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Construction of new taxiway begins at Kigali International Airport

Written by editor

Sharp increases in aircraft movements into and out of Kigali International Airport have prompted a comprehensive response by the country’s Civil Aviation Authority, under which the airport falls.

Sharp increases in aircraft movements into and out of Kigali International Airport have prompted a comprehensive response by the country’s Civil Aviation Authority, under which the airport falls. The lack of a separate taxiway, which would allow aircraft to taxi for takeoff or taxi to the apron off the main runway, has impacted more and more on the airport’s operation in recent months, especially as national carrier RwandAir now operates a fleet of 8 aircraft, due to increase by 50 percent in 2016.

The launch of long-haul operations to China, India, and Europe with 2 brand new Airbus A330 aircraft – RwandAir also expects the delivery of a further 2 brand new Boeing B737-800NGs – has made the construction of a taxiway a matter of the highest priority. Yesterday, ground was broken as construction went underway. Also part of the expansion of the present airport is a new apron section to provide additional parking spaces and a new air traffic control tower which will incorporate the latest technologies now available on the market.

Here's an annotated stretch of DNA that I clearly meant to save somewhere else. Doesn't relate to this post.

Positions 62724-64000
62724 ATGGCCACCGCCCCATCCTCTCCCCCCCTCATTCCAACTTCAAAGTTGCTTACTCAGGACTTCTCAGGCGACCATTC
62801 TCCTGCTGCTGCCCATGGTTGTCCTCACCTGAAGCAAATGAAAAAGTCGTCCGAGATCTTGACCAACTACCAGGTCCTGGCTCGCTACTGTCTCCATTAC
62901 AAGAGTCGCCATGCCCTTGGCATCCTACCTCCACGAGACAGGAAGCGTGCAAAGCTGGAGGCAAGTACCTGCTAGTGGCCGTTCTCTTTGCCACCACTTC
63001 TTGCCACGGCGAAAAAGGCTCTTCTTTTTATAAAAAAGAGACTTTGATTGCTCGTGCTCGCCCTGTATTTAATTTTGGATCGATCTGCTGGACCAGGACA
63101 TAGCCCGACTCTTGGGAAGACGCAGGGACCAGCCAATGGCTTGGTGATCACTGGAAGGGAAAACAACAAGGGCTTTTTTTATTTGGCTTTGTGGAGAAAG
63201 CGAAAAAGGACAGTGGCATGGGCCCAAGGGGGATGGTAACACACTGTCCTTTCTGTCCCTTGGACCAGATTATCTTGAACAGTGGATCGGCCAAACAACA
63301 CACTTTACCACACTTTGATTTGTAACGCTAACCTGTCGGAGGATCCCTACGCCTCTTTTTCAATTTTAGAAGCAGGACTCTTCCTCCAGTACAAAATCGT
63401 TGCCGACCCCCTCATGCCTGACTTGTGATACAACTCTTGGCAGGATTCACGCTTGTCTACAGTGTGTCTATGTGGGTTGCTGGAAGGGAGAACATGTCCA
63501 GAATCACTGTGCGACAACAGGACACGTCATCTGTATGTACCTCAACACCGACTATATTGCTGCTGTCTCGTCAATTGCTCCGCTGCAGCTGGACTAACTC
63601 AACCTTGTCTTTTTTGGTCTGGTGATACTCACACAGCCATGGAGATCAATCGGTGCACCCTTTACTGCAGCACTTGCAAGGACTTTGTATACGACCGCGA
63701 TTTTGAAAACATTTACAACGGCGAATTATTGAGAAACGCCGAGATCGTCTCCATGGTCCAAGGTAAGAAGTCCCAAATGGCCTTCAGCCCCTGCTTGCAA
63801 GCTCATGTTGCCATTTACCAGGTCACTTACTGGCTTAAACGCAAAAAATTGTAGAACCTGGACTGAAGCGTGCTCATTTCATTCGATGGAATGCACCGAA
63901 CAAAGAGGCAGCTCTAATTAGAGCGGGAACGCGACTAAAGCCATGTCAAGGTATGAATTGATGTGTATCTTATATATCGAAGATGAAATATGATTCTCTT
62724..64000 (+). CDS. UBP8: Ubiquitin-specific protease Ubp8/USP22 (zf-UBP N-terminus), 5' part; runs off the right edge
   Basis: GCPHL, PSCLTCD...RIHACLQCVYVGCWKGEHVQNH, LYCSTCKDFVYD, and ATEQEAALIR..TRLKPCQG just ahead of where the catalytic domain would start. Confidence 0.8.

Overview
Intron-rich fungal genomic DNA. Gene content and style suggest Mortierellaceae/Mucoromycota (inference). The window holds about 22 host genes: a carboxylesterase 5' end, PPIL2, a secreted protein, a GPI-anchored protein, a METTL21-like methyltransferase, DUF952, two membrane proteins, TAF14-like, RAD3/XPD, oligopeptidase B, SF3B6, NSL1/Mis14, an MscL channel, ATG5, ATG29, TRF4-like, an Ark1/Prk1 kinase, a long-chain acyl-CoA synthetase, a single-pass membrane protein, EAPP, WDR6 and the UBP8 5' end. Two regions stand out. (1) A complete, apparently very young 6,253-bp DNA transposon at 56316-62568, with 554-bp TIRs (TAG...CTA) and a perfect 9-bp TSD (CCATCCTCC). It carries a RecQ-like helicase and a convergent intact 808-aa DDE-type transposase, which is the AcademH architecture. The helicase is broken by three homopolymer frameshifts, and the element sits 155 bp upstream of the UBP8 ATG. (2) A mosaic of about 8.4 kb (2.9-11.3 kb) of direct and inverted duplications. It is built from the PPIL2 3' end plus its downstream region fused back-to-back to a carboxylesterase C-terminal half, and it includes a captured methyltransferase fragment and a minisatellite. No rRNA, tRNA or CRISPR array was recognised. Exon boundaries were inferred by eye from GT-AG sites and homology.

Following the expansion and modernization of the terminal building over the past three years, Kigali is now broadly acknowledged as East Africa’s leading airport in terms of functionality and short ways. The growth in passenger numbers, largely attributed to the transit traffic brought in by RwandAir, to over 600,000 travelers last year, is an endorsement for the work done by the Rwanda Civil Aviation Authority (RCAA).

Information from Kigali suggests that the new taxiway will be ready during Q2 of 2016, ahead of the anticipated delivery of RwandAir’s first A330 in September next year.

Meanwhile, preparations are advancing for the construction of a new international airport outside Kigali at Bugesera, which is expected to cost in the region of US$650 million according to past estimates. Earlier in the year, the runway at Kamembe Airport in the south of Rwanda was expanded, following the national masterplan for enhanced aviation infrastructure for this landlocked country which depends on air transport to bring in visitors.